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Women's History Tour of Washington, D.C.
Item 5 of 19
The Mary McLeod Bethune Council House was the private residence of civil rights leader, educator, and stateswoman Mary McLeod Bethune, who lived at the house from 1943 to 1949. The house also served as the first headquarters of the National Council of Negro Women from 1943 to 1966. The house is overseen by the National Park Service as part of the Mary McLeod Bethune Council House National Historic Site and is located within the Logan Circle Historic District.

  • The Council House by McGeiver on Wikimedia Commons (CC BY-SA 3.0)
  • Location of The Council House on a map of Washington, DC
  • Portrait of Mary McLeod Bethune (unknown source)
  • Mary McLeod Bethune in building's parlor, 1945, courtesy of National Park Service (reproduced under Fair Use)
  • Parlor as it looks today, courtesy of National Park Service (public domain)

Mary McLeod Bethune was born in 1875, in Mayesville, South Carolina, to former slaves. As the fifteenth of seventeen children in her family, Mary was one of the few children in her family not born into slavery. This provided her the opportunity to attend school and bring what she learned home to her family. Growing up in the oppressive Reconstruction era, Mary was inspired to become a teacher and empower black children, especially girls.

In 1904, Bethune founded the Daytona Normal and Industrial Institute for Negro Girls in Daytona, Florida. Starting out with only five students, she helped grow the school to more 250 students over the next few years. Bethune served as the school’s president and she remained its leader even after it merged with the Cookman Institute for Men in the 1920s. At the time, Bethune-Cookman College was one of the few coeducational institutions in the South that offered African Americans a college degree. Bethune stayed with the college until 1942.

Bethune’s mission of advocating for black youth extended beyond she school. She became involved with a number of civil rights organizations, including the National Association of Colored Women and Southeastern Association of Colored Women's Clubs. As a nationally recognized educator and activist, Bethune developed connections with political figures, including United States Presidents. President Calvin Coolidge invited her to participate a conference on child welfare. During President Herbert Hoover’s term, she served on Commission on Home Building and Home Ownership and was appointed to a committee on child health. In 1935, she became President Franklin D. Roosevelt’s special advisor on minority affairs, and was promoted the following year to director of the Division of Negro Affairs of the National Youth Administration. While part of the Roosevelt administration, Bethune recruited black women to serve in the Women’s Army Corps, many of whom served in World War II, and helped young people find job opportunities. In addition to her official role in the Roosevelt administration, Bethune became a trusted friend and advisor to both the president and his wife Eleanor Roosevelt. In 1935, Bethune also started the National Council of Negro Women, which brought leaders of numerous civil rights groups together to advocate for African American women and the distinct issues they faced.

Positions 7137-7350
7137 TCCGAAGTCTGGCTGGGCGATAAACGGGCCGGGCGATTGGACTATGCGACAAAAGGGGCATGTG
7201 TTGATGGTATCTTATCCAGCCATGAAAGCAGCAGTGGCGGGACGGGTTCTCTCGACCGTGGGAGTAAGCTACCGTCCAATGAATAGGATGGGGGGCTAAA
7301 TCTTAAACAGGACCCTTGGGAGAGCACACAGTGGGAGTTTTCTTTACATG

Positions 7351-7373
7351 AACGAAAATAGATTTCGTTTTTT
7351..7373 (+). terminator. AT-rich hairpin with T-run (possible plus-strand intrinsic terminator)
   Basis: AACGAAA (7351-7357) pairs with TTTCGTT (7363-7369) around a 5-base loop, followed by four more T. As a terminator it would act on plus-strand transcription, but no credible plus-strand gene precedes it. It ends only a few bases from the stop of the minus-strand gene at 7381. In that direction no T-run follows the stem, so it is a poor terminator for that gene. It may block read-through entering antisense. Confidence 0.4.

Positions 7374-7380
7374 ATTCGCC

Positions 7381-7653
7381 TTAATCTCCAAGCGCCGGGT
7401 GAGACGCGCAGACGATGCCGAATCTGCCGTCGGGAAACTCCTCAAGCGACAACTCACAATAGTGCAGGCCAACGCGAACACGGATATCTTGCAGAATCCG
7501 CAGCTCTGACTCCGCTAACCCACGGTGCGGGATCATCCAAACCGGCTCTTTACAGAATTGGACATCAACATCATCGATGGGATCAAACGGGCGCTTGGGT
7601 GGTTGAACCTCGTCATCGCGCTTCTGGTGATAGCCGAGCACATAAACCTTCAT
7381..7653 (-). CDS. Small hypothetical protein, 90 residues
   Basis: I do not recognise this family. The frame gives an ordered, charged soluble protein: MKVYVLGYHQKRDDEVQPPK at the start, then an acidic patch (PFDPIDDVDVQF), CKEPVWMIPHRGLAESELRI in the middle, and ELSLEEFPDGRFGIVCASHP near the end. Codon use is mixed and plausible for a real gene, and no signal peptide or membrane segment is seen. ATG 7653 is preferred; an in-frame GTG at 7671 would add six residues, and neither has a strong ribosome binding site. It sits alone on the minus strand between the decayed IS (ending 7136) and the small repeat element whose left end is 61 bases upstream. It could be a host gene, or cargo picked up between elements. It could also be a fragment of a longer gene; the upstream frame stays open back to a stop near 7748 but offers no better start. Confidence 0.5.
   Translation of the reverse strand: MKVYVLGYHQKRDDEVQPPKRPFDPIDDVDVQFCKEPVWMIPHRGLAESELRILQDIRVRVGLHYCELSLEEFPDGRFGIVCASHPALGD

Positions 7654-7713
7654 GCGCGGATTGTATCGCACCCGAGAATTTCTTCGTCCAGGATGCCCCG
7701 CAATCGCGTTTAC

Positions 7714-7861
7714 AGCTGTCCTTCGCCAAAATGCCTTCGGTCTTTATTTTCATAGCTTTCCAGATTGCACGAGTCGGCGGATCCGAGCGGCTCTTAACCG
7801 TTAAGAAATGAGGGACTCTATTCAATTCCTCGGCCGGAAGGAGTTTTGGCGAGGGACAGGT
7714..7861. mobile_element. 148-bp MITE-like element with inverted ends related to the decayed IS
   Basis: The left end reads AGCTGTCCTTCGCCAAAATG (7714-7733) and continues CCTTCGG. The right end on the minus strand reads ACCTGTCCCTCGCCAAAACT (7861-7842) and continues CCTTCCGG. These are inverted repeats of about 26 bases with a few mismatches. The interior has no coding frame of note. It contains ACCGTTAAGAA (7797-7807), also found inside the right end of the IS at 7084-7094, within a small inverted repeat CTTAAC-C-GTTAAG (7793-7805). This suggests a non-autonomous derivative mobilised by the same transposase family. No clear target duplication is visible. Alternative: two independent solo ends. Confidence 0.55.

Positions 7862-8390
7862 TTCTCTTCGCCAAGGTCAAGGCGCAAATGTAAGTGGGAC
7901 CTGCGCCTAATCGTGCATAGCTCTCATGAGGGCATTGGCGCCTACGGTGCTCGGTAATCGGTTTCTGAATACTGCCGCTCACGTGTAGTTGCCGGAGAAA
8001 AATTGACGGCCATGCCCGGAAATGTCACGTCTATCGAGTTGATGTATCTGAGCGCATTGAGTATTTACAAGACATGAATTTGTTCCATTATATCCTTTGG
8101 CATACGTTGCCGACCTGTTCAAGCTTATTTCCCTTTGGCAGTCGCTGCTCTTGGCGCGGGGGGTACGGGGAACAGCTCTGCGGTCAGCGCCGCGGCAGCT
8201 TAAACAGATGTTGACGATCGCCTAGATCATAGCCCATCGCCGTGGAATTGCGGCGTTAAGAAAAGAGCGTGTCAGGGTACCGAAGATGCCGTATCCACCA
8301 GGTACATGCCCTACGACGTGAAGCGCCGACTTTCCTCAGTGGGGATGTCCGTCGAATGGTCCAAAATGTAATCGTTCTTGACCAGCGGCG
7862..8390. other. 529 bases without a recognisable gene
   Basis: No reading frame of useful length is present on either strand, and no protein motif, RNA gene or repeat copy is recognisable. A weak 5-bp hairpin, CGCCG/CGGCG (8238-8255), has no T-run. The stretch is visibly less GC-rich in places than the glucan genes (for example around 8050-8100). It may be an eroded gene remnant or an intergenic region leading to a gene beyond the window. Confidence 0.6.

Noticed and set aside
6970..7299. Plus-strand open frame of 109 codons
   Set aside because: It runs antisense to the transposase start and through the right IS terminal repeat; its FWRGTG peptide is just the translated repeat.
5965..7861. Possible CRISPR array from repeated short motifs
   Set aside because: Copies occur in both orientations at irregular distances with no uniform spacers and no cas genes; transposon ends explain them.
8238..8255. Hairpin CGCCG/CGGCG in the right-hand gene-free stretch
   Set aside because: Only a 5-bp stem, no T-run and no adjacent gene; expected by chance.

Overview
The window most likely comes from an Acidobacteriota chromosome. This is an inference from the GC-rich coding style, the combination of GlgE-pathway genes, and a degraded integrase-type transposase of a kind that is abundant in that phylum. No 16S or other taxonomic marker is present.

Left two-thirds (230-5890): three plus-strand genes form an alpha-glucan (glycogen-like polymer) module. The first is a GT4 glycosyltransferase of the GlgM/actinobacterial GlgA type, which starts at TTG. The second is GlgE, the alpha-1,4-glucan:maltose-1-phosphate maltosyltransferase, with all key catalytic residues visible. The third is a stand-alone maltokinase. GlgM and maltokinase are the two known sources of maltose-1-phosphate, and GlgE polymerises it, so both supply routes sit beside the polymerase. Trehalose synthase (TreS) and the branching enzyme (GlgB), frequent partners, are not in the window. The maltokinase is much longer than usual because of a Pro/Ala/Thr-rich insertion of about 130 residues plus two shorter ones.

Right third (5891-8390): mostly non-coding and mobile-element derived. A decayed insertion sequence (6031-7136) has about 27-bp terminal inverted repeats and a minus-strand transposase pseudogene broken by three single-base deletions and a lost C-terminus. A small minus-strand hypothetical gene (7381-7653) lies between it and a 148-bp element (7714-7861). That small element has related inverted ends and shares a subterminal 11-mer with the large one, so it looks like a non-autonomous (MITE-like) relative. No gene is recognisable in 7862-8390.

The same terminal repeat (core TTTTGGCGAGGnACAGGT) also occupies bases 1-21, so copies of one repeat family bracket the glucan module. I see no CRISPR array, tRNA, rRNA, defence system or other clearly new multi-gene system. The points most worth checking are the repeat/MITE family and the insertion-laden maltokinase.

After leaving Bethune-Cookman College in 1942, Bethune devoted her time to social causes and the National Council of Negro Women (NCNW). She took up residence at the new NCNW headquarters in a Washington, D.C., a townhouse built in the 1870s. The house included fifteen rooms for meetings and hosting guests, including First Lady Eleanor Roosevelt, activist Mary Church Terrell, and United Nations delegate, Madame Pandit of India. Bethune helped represent the National Association for the Advancement of Colored People at the 1945 conference on the founding of the United Nations along with W.E.B. DuBois. Under the Truman administration, Bethune served on a committee on national defense and an official delegate to a presidential inauguration in Liberia. As the civil rights movement gained speed in the 1950s, Bethune remained an important voice in national conversations, supporting the Supreme Court ruling in Brown v. Board of Education. After she died in 1955, Bethune’s mission carried on.

The Council House remained the headquarters of the NCNW until 1966, when a fire caused significant water and smoke damage. The NCNW relocated to 1346 Connecticut Avenue, while the original Council House sat empty. Once the Council House was added to the National Register of Historic Places in 1975, the NCNW began fundraising for its restoration. The house opened as a museum and archive in 1979. In 1982, the Council House was declared a National Historic Site, which acknowledged that the house had unique historical significance due to its association with Bethune and the NCNW. The National Park Service acquired the property in 1994. Visitors are welcome to tour the house to learn about Bethune and black women’s history. The site is temporarily closed due to renovations.

"Council of Negro Women Buys Building." Washington Post. December 9, 1995.

"Black Women's Museum Dedicated." Washington Post. November 12, 1981.

Danilov, Victor J. Women and Museums: A Comprehensive Guide. Lanham, Md.: AltaMira Press, 2005, p. 29.

Ewert, Sara Dant and Rothman, Hal. Encyclopedia of American National Parks. Armonk, N.Y.: M.E. Sharpe, 2004, p. 406.

Kaiser, Harvey H. The National Park Architecture Sourcebook. New York: Princeton Architectural Press, 2008, p. 441.

National Park Service. "The Council House." History and Culture. Mary McLeod Bethune Council House National Historic Site. Accessed December 2017. 

National Park Service. "Mary McLeod Bethune." History and Culture. Mary McLeod Bethune Council House National Historic Site. Accessed December 2017.

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